Packing Lunch for Preschool
If your little one is going off to preschool you are most likely going to need to pack lunches! So what kind of meals should you be sending your child to school with? We rounded up a few tips to make it easier for parents to get prepared with packing lunch for preschool.
Make It Accessible
Self-sufficiency is a key part of Montessori education and food is no exception. In fact, learning to feed oneself is a major part of the practical life curriculum! Parents can help by cutting sandwiches into quarters and avoiding soups or anything that easily makes a mess. Set little kids up for success when it comes to lunch and saves dinnertime for practicing messier foods like spaghetti with sauce—then they can go straight into the bath.
Children old enough to use silverware should have child-sized utensils. This allows them to hold, manipulate, and take bites more easily. Try to choose simple-looking utensils and avoid flashy ones with characters on them. Little toddlers really prefer to feel they are “doing what the grownups do”. Additionally, designs and bold shapes can be distracting and confusing. Babies who are learning to use silverware are also learning what forks, spoons, and knives look like and what they are used for. Keeping it simple helps them understand their world.
Put It Out There
Toddlers and little kids may be reluctant to bite into a wrap, no matter how many tasty foods are side, simply because they cannot see inside. Remove the mystery by serving the ingredients separately. This allows the child to visually inspect each food before they take a taste. It also allows them to keep a mental track of what each food tastes like and begin to categorize foods. The desire to classify into groups and explore the world through the senses is strong from birth to age 3.
Offer a Variety of Healthy Choices
Kids are likely to eat a balanced diet if we offer them a variety of healthy options from each food group. The night before, you can offer some choices. Getting your child involved in the planning process will get him excited to eat the foods you pack. Try asking whether he wants yogurt or string cheese, strawberries or carrots. This way he gets to take ownership of his choices but he still ends up with healthy foods from most food groups.
Consider it your ideal to pack either a dark green or yellow/orange vegetable each day, something with Vitamin-C, and some kind of healthy fat like salmon or avocado. That being said, babies who eat those options readily at 6 months old may shun anything but bread and cheese at age 2. So be realistic and include something you know your child will eat.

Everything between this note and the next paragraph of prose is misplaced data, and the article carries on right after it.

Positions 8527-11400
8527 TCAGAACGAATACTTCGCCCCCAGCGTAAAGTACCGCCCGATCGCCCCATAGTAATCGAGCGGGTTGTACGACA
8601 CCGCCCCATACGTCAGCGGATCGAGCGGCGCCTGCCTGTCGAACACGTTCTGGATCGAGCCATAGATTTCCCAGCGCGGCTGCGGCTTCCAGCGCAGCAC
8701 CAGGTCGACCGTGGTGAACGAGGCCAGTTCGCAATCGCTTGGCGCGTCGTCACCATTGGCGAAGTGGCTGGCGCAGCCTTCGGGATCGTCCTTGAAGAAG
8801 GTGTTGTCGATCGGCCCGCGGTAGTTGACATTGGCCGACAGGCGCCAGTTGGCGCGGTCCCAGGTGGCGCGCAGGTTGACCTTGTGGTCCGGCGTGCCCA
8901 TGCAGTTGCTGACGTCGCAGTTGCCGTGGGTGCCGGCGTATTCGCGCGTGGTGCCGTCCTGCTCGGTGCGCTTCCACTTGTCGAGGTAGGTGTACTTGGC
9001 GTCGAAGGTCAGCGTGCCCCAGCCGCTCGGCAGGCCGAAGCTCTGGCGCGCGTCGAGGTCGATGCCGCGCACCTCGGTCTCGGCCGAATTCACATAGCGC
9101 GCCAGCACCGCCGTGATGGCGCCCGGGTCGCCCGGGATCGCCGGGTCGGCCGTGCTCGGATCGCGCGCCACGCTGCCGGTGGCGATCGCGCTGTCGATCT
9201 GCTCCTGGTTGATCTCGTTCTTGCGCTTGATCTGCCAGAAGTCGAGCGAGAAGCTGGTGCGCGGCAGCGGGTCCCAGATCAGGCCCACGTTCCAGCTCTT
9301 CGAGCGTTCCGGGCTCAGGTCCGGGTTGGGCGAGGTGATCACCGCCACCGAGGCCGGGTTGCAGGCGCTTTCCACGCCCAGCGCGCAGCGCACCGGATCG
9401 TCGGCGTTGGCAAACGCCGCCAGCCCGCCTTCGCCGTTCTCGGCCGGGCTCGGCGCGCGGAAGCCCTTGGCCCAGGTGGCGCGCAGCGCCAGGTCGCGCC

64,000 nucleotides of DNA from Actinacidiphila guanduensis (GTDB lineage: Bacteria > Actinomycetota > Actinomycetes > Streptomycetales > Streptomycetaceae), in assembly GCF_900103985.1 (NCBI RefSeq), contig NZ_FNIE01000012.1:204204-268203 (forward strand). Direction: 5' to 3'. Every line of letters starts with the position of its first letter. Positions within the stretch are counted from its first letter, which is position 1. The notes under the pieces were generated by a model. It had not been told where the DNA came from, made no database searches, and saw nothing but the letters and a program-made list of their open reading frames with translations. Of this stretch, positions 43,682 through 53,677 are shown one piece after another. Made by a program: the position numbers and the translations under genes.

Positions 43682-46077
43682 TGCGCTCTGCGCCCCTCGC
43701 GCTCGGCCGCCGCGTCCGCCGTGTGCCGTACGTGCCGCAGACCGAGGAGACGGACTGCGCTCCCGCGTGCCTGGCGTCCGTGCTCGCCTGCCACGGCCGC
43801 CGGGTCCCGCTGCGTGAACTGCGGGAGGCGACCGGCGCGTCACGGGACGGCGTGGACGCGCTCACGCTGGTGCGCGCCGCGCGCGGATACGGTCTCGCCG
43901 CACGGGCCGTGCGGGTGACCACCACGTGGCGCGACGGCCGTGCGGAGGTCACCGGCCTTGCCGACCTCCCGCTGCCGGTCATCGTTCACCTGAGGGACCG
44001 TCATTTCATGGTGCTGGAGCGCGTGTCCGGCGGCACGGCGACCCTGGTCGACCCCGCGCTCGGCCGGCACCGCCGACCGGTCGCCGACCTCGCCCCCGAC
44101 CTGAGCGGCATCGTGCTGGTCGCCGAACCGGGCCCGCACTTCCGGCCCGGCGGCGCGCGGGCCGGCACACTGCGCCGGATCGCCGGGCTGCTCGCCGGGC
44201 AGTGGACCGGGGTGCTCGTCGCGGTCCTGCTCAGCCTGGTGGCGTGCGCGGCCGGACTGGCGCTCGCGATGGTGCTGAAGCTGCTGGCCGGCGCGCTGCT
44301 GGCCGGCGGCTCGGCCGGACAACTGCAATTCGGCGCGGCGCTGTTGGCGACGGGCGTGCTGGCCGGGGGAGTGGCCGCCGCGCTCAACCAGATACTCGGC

Cut Those Grapes
Never serve whole grapes, because they are a common choking hazard. Always halve them. Hot dogs are another common choking hazard and need to be cut longways. Other hard foods may need to be avoided, especially with toddlers and babies.
Teach Your Child to Pack Their Own Lunch
Preschoolers can make their own sandwiches and pack a snack or two and a full water bottle for themselves. Parents might consider having a shelf in the fridge where their child can find bread, cheese, and turkey, and a small basket in the pantry with snack choices for the week, such as apples, celery, and pretzel crackers.
Freedom Within Limits
Pediatricians currently recommend offering a variety of healthy food options at three meals and set snack times throughout the day. The concept is that adults choose which foods to serve and children choose which of these foods they eat and how much. This setup is a beautiful example of the Montessori concept of freedom within limits.
Freedom within limits means that we don’t serve anything kids ask us too. If you put Oreos in your kid’s lunch, we all know what they will choose. Sugar and salt tap into deep biological cravings that tell us to eat as much as possible because these things are scarce. But in today’s world, they aren’t scarce, and they aren’t good for growing bodies or children’s developing minds.
Food is Fun
Underlying all of your lunch planning should be the idea that food is a good thing. Mealtimes are for enjoying with our family or our classmates. Kids who grow up eating as a family develop positive relationships with food and do better overall. So do your best, but don’t allow preschool lunches to stress you out.